[Updated 6/11/19, 7:31 am CT. See below.] Nick Mastronardi is finding success in countering the negative trend of endless partisan bickering by helping local governments gather public sentiments through online polling.
Mastronardi (pictured above) is co-founder and CEO of Polco, a company based in Madison, WI, that he says is growing thanks to its ability to offer cities, counties, and other organizations a way around the polarizing arguing that can overwhelm the efforts of officials to make productive decisions.
There are myriad reasons for today’s often-toxic political discourse, but Mastronardi thinks a significant issue is governments haven’t come up with sensible ways to hear from constituents. Information too often reaches residents, he says, through a “fractured set of channels” that fails to help a community arrive at reasoned conclusions. Instead, people fall into echo-chamber-like silos that promote insults instead of solutions.
Mastronardi, 38, started Polco in 2015 with fellow U.S. Air Force veteran Alex Pedersen, 33. They moved it from the Austin, TX, suburb of Bryan to Madison the following year.
Since then, they’ve won several regional business awards and in March raised $4 million, half through a bank loan and half from angel investors. They used the money to buy Boulder, CO-based National Research Center (NRC), a 25-year-old polling and survey research firm. Combined, the joint operation has 24 employees. The sale was completed in April, Mastronardi says.
To date, Polco has garnered more than $7.5 million in outside capital, much of it from angel investor groups founded by alumni of military academies, Mastronardi says. Pedersen, the startup’s chief technology officer, graduated from the Air Force Academy, and he and Mastronardi both taught there. [Added Pedersen’s title.—Eds.]
Mastronardi says Polco was endorsed as a “preferred solution for civic engagement” by the National League of Cities in October, allowing cities to get a discount on Polco’s services. As a result, he says, Polco’s customer base soon jumped from around 35 clients to 75 customers in 23 states. He declined to reveal sales figures, but says the company is generating enough revenue to make it close to profitable.
Mastronardi says cities continue to make decisions influenced by “listening to the squeaky wheels” at public meetings, referring to people—often the same gadflies—who show up regularly to complain about what they perceive as problems.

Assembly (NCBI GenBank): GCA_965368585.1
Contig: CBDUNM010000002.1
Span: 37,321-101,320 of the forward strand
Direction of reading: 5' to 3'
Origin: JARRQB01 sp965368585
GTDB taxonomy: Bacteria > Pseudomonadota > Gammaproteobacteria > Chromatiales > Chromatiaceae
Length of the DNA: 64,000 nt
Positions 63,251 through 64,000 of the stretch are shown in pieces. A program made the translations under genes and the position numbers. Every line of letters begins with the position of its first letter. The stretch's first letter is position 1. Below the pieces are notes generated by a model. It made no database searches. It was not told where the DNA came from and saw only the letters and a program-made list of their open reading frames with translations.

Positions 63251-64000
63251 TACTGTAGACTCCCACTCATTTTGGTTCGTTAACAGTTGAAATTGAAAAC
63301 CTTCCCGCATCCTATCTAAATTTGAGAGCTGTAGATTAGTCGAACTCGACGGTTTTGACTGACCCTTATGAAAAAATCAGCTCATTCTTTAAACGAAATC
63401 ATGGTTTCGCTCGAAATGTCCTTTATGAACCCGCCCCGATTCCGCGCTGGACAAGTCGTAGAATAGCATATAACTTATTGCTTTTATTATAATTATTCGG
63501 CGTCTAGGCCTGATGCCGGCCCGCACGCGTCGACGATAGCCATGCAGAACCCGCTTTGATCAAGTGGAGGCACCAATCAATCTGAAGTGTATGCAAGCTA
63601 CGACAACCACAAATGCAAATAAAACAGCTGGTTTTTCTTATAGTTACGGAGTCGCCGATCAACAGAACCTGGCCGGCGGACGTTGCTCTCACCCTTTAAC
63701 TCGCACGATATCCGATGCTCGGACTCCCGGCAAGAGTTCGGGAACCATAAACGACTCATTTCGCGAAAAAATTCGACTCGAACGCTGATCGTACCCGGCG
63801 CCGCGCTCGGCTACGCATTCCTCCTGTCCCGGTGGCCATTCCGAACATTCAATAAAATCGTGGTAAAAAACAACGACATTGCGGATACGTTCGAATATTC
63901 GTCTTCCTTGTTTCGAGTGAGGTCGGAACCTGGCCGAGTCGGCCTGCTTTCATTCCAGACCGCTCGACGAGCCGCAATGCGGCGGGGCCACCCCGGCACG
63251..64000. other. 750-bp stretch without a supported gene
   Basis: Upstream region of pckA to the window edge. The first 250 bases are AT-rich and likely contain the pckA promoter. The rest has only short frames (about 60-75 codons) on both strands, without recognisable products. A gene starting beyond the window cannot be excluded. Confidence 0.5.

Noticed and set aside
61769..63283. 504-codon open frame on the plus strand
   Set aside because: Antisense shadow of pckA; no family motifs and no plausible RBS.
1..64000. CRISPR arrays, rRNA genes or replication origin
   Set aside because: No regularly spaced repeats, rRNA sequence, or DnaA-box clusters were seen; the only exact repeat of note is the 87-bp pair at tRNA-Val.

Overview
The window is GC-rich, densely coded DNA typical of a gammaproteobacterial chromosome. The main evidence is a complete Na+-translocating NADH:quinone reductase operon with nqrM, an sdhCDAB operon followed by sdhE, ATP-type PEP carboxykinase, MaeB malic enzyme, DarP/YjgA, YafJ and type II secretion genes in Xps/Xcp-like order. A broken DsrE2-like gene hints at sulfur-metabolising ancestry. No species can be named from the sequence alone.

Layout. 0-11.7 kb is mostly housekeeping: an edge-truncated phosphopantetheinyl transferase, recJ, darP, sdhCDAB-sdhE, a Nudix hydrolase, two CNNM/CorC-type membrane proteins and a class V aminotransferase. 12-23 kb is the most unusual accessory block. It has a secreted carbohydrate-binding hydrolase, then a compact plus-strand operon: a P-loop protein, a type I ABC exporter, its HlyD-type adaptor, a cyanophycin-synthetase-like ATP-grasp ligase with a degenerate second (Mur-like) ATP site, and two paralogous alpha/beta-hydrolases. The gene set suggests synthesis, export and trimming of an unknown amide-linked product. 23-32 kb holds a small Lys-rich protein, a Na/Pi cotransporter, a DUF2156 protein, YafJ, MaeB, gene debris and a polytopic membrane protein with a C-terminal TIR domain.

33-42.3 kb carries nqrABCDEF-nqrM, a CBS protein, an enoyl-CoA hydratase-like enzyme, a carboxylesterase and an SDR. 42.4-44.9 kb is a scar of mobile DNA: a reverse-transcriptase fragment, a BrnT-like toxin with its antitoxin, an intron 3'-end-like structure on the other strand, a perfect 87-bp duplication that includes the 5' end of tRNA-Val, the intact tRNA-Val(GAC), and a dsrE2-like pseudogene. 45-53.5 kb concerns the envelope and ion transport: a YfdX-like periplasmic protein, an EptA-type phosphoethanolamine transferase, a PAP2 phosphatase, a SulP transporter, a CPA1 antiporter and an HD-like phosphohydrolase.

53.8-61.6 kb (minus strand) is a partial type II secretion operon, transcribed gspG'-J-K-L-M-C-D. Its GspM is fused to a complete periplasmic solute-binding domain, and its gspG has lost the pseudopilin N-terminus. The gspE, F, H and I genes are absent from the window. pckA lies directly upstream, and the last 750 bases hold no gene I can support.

Likewise, those same complaints can manifest in arguments on online forums and social networks such as Twitter and Facebook. But government officials can have trouble deciding whether to prioritize those complaints because they might not know who those people are, if they live in their community, or—if an agency is using an online polling system that allows it—whether individuals have voted multiple times to try and skew the results.
“What we do is provide clients an online platform to host an informed and referenceable dialogue,” Mastronardi says. “But we never share an individual person’s data, we only verify and aggregate the information that officials will see by precinct, gender, or age group.”
Mastronardi says he and Pedersen started Polco—which stands for Policy Confluence—after they left jobs at Amazon (NASDAQ: AMZN) and Alphabet subsidiary Google (NASDAQ: GOOGL), respectively, because they are tech geeks interested in how policy decisions are made.
During much of his time in the military, Mastronardi—who earned his doctorate in economics from the University of Texas at Austin, while serving in the Air Force—says he was often curious how his superiors developed the policies he was tasked with implementing.
Then he read a book called “The Wisdom of Crowds,” by James Surowiecki, about how public policy is an ideal venue to get “decentralized input so you can potentially have better outcomes when more people are involved in the process,” he says.
That sentiment struck a chord with him. Mastronardi also figured he could sell the concept to cities and make some money, too.
Polco clients are typically charged several thousand dollars annually and can ask constituents as many questions as they want, Mastronardi says. The company’s pitch seems to be resonating: Polco has a customer retention rate of 70 percent, he says.
Polco isn’t the only option available for governments to gather feedback from citizens online. There are other survey providers, such as SurveyMonkey (NASDAQ: SVMK), as well as companies offering online polling tools specifically for government customers, such as Environmental Systems Research Institute (ESRI). Mastronardi says Polco sometimes partners with ESRI, displaying its maps that show residents’ sentiments.